Fri 15 Aug 2008
Image by FelipeArte via Flickr
As a guy who loves to do things in spreadsheets, often using lookup-functions, pivot-tables and auto-filter to integrate data and get to what I need, I still don’t consider myself to be particularly high on the technical curve. By this, I mean that I’m comfortable working up to my elbows in the data – but I leave abstracting it out into enterprise systems to the “IT folks”.
Considering the semantic spreadsheet capabilities described here on this ReadWriteWeb post, and the related comments, I think the real value lies not so much with the spreadsheet user (which seem to be the assumed target), but with the enterprises for which the spreadsheet-ers (if that’s a word) are working.
As was noted in the post and comments, people who aren’t capable of leveraging the serious capabilities of Excel itself won’t likely be able to navigate the system described here. At the same time, those who can could likely achieve what they need through Excel functionality. More skill than that, and you’re talking about “real IT people” who could perform the work in databases.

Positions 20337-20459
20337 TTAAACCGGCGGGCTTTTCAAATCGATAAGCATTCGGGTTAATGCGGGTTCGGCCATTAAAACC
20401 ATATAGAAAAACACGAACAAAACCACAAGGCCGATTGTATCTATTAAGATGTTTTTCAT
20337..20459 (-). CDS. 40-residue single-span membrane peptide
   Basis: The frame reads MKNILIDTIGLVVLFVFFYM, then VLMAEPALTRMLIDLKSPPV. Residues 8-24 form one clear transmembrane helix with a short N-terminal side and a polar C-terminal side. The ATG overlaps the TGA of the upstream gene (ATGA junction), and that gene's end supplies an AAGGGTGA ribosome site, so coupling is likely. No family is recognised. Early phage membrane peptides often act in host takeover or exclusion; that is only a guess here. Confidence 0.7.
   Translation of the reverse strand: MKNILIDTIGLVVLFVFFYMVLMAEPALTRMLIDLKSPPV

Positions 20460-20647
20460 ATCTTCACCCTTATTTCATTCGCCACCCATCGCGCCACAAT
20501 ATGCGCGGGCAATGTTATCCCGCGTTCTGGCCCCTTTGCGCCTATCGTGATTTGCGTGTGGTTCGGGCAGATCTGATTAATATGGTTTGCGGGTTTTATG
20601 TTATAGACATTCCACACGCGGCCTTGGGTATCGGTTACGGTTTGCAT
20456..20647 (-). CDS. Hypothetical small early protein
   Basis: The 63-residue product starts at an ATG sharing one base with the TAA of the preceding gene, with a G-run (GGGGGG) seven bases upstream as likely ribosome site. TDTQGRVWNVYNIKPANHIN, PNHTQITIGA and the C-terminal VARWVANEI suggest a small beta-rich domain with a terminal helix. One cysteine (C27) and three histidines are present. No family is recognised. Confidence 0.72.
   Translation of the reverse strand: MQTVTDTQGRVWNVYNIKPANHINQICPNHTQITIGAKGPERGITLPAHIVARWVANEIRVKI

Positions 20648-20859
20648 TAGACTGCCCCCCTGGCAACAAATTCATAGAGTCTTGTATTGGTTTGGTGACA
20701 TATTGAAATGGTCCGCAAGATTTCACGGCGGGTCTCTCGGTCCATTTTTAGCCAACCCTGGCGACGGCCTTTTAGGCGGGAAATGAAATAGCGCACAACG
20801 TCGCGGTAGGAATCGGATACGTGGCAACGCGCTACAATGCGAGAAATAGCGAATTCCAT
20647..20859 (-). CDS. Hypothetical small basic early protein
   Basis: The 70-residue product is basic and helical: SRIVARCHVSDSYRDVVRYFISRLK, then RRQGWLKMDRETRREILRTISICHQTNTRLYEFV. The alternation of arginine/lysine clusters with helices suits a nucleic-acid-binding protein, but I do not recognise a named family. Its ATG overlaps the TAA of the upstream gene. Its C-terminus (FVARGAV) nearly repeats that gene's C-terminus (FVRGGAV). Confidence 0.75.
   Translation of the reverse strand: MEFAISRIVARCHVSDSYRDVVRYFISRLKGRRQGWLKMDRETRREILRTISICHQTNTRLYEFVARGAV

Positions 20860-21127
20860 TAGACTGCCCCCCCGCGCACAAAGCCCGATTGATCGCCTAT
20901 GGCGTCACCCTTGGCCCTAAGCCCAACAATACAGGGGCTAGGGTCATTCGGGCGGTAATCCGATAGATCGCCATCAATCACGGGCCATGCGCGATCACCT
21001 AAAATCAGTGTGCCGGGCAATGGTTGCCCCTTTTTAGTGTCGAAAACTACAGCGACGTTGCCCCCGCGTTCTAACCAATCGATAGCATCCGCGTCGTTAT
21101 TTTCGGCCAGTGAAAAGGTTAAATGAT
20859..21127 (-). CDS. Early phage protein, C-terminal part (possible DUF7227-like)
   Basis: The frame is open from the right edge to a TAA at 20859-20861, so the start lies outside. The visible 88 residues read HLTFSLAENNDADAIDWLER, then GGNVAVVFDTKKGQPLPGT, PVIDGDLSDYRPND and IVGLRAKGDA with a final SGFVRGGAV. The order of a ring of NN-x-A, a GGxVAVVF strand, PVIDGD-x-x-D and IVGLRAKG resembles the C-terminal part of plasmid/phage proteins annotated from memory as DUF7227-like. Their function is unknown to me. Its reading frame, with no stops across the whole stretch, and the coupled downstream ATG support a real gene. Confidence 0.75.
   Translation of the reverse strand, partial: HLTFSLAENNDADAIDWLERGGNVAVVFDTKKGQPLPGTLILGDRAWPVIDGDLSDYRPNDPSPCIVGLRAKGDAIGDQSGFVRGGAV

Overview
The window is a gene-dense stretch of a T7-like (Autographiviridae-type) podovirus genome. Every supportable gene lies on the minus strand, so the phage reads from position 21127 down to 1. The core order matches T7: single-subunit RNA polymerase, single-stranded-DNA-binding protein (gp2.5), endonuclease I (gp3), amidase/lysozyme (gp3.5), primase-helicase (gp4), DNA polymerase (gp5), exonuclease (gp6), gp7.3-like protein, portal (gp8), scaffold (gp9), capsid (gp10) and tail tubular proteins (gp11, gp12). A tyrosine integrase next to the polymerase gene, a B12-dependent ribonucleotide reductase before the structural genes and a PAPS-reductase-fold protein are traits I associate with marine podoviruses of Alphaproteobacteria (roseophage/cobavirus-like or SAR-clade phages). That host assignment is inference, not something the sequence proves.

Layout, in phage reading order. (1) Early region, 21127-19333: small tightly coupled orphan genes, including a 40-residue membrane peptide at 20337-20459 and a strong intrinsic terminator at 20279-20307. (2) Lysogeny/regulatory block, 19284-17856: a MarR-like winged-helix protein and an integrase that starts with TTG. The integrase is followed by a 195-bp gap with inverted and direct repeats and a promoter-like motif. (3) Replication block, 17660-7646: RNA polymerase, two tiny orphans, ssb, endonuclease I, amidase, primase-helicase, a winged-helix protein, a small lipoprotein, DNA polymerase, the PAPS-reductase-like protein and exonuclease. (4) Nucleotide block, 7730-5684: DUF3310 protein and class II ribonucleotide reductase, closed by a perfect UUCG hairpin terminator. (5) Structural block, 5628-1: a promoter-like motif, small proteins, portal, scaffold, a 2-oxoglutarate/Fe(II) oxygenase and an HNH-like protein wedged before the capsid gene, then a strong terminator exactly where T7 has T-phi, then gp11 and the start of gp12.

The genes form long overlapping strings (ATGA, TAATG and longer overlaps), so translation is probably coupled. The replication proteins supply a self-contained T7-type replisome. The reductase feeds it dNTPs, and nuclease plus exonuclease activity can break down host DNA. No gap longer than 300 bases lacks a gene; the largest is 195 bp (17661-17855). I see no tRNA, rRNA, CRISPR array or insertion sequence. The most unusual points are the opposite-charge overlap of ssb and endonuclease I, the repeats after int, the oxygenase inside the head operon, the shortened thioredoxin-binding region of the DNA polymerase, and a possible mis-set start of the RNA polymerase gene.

The value proposition seems more centered around enterprises being able to allow their “non-technical” people to work in environments they can easily handle (i.e. spreadsheets), while the enterprise can reap the benefit of the collective work of the spreadsheet-ers by using the semantic capabilities to integrate the disparate datasets of their forces.
Perhaps there are other, stronger methods to accomplish this without requiring work forces to swim in less friendly waters than spreadsheets, but I leave that to the “more technically inclined”.
Mon 11 Aug 2008